This kind of god is something that traditional models of education are ill-equipped to handle. In our traditional teleo-archeological models of education and “assessment,” where students are led to a series of “outcomes” determined in advance, Luciferian excesses and deviations are coded as “errors.” To be “counted” in the traditional system, the Luciferian learner must cease to be a Lucifer. What does not “recollect” is designated “incorrect.” Lucifer’s struggles, on the contrary, emerge as an admittedly chaotic series of interventions, creative, disruptive repetitions that ex-cede the boundaries of a fixed system of knowledge that “counts.” It is for this reason that “dear ol’ dad” is absent in Lucifer’s universe. In season 5, God (Dennis Haysbert) comes for a visit during which he and Lucifer reconnect and reconcile (5.9 “Family Dinner”). But that reconciliation culminates in God’s exit from the universe altogether, and the world is left under the interim management of a very non-omniscient Devil-god-in-transition (5.14 “Nothing Lasts Forever”). Growth, the series suggests, cannot really happen until Elvis has left the building. The world of learning benefits less from all-knowing father figure who will keep the learner on a narrow path toward an assigned end, than from, it seems, a fellow-traveler like Lucifer, who is accepting especially of the brokenness of “deviants,” and who believes that everyone has the ability to re-re-rewrite their own story.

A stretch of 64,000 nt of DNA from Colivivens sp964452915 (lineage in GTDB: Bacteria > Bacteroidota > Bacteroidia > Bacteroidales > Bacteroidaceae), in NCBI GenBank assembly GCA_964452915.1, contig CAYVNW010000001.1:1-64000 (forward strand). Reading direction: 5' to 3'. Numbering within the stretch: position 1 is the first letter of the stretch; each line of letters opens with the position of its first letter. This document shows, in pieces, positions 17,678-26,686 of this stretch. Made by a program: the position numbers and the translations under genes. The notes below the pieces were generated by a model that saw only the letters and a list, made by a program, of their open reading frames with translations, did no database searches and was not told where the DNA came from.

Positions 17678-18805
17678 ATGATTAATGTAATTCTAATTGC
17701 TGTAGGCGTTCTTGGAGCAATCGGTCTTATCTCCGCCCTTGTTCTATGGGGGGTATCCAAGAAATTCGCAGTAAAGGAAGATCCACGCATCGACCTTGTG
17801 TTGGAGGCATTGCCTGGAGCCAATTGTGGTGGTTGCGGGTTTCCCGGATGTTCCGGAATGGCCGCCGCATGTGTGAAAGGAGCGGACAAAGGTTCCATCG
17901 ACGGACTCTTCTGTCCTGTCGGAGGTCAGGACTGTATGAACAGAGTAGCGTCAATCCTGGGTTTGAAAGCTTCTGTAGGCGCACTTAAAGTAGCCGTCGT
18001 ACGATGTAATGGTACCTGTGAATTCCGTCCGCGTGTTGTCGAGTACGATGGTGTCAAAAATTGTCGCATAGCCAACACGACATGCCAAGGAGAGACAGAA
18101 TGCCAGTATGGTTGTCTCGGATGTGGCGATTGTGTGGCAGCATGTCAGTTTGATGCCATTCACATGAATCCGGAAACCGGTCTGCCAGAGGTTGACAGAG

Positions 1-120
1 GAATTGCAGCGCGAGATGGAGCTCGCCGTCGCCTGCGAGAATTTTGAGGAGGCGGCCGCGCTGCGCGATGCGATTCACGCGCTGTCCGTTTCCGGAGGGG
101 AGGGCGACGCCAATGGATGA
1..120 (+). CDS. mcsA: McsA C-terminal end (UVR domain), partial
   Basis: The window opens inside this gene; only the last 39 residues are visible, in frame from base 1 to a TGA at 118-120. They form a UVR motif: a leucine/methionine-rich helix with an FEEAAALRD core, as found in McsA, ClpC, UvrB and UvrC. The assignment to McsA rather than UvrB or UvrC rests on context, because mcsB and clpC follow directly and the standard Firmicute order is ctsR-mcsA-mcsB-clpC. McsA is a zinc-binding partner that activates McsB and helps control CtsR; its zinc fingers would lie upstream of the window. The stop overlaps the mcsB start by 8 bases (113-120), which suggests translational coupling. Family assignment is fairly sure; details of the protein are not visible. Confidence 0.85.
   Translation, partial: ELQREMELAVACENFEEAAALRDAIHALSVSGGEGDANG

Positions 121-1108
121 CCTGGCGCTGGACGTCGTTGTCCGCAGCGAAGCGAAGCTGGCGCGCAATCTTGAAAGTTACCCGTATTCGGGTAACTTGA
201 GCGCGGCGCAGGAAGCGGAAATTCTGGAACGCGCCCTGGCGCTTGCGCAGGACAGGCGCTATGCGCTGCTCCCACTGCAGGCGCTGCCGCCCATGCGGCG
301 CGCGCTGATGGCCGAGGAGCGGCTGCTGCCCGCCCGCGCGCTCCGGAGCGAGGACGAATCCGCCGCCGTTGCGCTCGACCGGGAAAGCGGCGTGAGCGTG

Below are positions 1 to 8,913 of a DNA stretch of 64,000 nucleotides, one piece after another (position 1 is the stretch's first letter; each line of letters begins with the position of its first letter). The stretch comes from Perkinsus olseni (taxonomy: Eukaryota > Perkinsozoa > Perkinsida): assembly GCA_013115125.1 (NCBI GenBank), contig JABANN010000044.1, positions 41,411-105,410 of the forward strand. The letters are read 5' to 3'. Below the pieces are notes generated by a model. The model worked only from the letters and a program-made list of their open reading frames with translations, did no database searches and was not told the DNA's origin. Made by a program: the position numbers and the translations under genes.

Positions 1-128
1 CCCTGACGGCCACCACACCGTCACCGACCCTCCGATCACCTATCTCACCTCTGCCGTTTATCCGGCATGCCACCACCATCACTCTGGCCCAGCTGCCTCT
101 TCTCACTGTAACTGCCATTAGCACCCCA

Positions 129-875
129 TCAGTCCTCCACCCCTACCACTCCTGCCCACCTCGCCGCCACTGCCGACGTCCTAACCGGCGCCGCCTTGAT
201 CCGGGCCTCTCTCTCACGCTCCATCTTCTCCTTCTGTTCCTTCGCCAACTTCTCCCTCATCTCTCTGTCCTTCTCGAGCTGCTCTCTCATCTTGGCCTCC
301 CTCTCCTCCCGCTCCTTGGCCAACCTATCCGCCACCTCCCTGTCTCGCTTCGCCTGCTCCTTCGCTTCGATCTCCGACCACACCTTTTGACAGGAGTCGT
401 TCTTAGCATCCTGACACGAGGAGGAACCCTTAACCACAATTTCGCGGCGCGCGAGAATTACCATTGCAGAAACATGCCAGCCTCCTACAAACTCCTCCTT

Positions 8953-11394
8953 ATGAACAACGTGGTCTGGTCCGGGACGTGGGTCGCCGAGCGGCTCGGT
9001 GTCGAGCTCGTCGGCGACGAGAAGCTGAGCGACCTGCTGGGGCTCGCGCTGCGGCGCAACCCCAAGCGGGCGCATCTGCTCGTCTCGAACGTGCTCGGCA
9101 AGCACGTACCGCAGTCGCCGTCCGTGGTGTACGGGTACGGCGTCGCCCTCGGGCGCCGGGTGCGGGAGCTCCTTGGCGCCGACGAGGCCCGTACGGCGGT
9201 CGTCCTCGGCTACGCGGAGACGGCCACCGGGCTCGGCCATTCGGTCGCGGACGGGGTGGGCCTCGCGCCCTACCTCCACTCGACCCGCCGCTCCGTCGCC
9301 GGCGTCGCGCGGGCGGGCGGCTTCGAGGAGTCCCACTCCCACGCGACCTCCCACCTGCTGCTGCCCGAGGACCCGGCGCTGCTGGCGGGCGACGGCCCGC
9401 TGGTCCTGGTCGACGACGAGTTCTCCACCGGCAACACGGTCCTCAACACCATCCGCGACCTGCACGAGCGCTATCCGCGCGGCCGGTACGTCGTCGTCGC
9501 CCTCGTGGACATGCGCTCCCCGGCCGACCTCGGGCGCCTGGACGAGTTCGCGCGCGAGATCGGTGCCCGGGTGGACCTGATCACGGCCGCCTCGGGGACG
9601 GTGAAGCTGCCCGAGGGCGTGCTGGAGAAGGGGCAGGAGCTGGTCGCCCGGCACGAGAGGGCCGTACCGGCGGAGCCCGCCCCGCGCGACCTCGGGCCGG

Enter “Said Out Bitch,” a low-level, deeply unlucky crook, Lee Garner. Lee Garner is a returning character who crosses Lucifer’s path at least once a season, each time attempting a poorly planned and unsuccessful heist. Ultimately, Lee is murdered and goes to Hell where he is tortured, like all of Hell’s denizens, by his entrapment in a “Hell Loop”(5.1. “Really Sad Devil Guy”) where he relives his murder again and again for eternity. In an attempt to help Chloe solve Lee’s murder, Lucifer engages Lee’s help and, in the course of the investigation, leads Lee out of his assigned Hell Loop to a new place where he confronts his greatest fear and regret. Lucifer leaves Lee outside his family home to contemplate his past decision to run away, unable to believe that his family would love and accept him if he would just walk through the door. A new loop for Lee.